Do you have what it takes to be a super teacher? I do think there are natural-born teachers, but there are also many tasks anyone can master if there is sufficient desire.

I have used a number of suggestions to direct and encourage teachers who want to be super teachers. Here is one suggestion to get started: If I gave you one sentence and no other help, could you create an entire thirty minute lesson plan around that one thought? Some of you could do a great job with no further help. Some of you would get started on some ideas and then ask for additional inspiration. Maybe you are one of the ones who is not sure where to start, or how to direct a lesson. Some of this depends on the purpose of the lesson. School and Sunday School lessons usually have different methods because of different purposes. Think about the goal of your lesson before you start to create the actual plan. What is the one main point you want to get across to the students in this lesson? That’s your goal. The poorest teachers are those who read or repeat pre-written lessons without calculating the needs of the audience in front of them.

Here is one way to get started: Think of a visual example of your subject goal; this is where object lessons work best. Demonstrate sin in our lives by cutting open a bruised or rotten apple. It may still look good on the outside, but the inside is useless for nourishment. Next, make an auditory connection with your subject; let your pupils hear the goal stated, using an illustration if necessary.  The good apple has been harvested right from the main tree, without exposure to the “world” of other apples slowing degenerating in a barrel. Third, create a tactile application connection with this lesson. Don’t forget that tactile doesn’t always mean craft. It can be acting, puppets, or other activities that are hands-on, which includes music, games, or role-playing. These three simple steps can get you started on a great lesson.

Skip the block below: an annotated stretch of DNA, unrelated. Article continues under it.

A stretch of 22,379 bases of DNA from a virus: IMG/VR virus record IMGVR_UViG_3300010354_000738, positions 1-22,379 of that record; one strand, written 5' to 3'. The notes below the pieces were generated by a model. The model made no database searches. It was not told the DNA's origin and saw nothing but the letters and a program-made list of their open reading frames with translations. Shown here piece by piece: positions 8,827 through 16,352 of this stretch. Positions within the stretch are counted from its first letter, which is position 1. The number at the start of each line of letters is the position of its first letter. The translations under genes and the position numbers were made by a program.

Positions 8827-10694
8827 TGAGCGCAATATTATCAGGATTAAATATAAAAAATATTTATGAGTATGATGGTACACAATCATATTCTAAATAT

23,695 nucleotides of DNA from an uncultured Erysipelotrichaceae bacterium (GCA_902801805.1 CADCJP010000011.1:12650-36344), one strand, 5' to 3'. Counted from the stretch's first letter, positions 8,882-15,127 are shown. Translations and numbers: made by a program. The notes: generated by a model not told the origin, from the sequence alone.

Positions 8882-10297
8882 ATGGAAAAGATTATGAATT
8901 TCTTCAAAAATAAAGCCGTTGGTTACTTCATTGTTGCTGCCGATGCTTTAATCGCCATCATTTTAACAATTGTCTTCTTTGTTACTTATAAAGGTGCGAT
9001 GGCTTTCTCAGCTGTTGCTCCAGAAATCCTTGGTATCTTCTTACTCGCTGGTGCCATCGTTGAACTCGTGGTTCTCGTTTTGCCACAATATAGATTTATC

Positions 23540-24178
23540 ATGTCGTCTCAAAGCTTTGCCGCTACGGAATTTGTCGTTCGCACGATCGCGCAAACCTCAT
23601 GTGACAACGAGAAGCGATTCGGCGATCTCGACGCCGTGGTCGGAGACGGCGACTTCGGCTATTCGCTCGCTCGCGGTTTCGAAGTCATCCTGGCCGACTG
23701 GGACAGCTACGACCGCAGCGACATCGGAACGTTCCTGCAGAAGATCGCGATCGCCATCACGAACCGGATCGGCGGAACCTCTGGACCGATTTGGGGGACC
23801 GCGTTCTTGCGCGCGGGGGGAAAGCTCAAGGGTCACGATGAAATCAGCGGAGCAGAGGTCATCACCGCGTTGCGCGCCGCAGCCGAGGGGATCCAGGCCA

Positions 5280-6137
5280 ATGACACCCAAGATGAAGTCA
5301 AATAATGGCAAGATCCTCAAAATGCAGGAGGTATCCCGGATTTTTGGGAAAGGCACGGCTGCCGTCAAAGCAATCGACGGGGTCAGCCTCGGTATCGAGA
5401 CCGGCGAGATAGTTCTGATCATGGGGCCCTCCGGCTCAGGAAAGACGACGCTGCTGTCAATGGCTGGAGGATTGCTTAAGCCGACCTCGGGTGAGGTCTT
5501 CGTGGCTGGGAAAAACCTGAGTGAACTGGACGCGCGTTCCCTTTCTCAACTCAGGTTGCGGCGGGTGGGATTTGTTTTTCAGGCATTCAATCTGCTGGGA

Most important in any lesson is feedback. Ask your students what they learned, why they should listen and how they should respond to today’s lesson, and ask them to remember this for next time. One of the great successes of the AWANA Program in instilling a heart for the message of the Bible is that children memorize Scripture, not just clever sayings, poems, or words from a coloring page, and repeat those Scriptures many times. If we hide His Word in our hearts, it will guide our conscience against sin (Psalm 119:11).